Monday, 4 July 2011

Amedeo Modigliani (1884-1920)

Nude on a Blue Cushion (1917)

Amedeo Clemente Modigliani was born in Livorno (Italy) in 1884 and died in Paris in 1920 at the age of 35.

At the age of 14, sick with typhoid and in a delirium, he raved that he wanted to visit the famous art galleries of Florence. On his recovery his mother fulfilled a promise to take him there, and on their return to Livorno enrolled him with Guglielmo Micheli, one of the leading painting masters in the city. He studied landscape painting, portraiture and still life, and also the nude, his particular favourite. Fellow students said that when not painting young women he was pursuing them. He also won the sobriquet from his teacher of Superman. 

He was a dedicated and promising student, but after two years (1898-1900) his studies were brought to a premature halt when he became sick with the onset of tuberculosis. 

In 1902-1903 he studied in Florence and then in Venice, where he began to smoke hashish and spend time in the less reputable parts of the city. Then in 1906 he moved to Paris, where he underwent a gradual transformation from elegant and spruce to unkempt and shabby. But his output was prodigious with literally a hundred drawings in a single day. He also worked entirely in the studio, having rejected outdoor painting at an earlier stage.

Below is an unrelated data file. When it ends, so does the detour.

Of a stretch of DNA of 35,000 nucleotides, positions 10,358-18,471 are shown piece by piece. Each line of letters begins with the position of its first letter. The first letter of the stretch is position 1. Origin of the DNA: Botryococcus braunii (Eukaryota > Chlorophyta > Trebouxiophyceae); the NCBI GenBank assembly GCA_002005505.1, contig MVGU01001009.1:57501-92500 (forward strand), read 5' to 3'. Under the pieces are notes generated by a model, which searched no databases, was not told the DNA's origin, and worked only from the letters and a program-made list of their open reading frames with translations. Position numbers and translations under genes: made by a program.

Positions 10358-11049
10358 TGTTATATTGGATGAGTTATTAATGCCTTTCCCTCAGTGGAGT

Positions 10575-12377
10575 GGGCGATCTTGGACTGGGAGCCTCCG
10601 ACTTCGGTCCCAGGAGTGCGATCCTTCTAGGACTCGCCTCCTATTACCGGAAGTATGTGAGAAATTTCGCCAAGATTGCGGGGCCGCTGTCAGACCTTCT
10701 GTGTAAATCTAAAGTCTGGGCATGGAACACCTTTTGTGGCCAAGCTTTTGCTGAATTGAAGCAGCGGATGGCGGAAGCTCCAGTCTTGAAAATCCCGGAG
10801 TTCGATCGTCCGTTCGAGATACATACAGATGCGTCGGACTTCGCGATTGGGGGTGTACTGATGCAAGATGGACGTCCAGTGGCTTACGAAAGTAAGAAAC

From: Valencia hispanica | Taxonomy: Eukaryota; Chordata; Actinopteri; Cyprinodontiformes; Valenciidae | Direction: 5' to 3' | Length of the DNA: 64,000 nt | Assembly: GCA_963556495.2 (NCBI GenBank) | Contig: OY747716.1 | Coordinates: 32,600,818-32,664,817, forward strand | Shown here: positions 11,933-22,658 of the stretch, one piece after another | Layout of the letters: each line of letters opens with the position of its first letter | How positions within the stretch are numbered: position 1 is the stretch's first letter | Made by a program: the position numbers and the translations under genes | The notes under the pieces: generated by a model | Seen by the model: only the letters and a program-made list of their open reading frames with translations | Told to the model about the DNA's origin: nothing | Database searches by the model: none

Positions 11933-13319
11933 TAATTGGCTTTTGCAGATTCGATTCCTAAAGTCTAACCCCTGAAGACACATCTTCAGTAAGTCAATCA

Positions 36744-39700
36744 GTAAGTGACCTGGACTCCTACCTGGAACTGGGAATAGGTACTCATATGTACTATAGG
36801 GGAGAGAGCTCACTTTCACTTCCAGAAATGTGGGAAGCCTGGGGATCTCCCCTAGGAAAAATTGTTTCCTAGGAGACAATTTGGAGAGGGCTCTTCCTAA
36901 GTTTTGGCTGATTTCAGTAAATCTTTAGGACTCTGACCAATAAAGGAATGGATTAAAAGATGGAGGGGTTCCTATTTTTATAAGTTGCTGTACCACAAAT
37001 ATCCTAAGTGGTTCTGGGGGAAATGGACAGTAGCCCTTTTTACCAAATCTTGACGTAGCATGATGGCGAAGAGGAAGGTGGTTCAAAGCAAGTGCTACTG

In Paris he was influenced by Toulouse-Lautrec and later by Cézanne. He used alcohol and drugs in an attempt perhaps to conceal his tuberculosis from his new friends. When drunk he was known to strip naked at social functions. And he had numerous affairs, most notably with  a recently married Russian poet and translator Anna Akhmatova. And in 1917 he met French artist Jeanne Hébuterne (1898-1920), who became his common law wife. She gave birth to a daughter, and was pregnant when Mogliani died on 24 January 1920. The next day, in a distraught state, she threw herself from a fifth-floor apartment, killing herself and her unborn child.

Mogliani died of tubercular meningitis and was buried in Père Lachaise in Paris. His epitaph reads: Struck down by Death at the moment of Glory. Penniless at his death, since then his reputation has soared, until in 2010 one of his nudes was sold at auction for $68.9. His life has proved irresistible to publishers and film makers, and his daughter Jeanne (1918-1984) wrote his biography Mogliani: Man and Myth.

Portrait of Jeanne Hébuterne (1918)

Portrait of Modigliani (1919)
Jeanne Hébuterne
Bride and Groom (1915)

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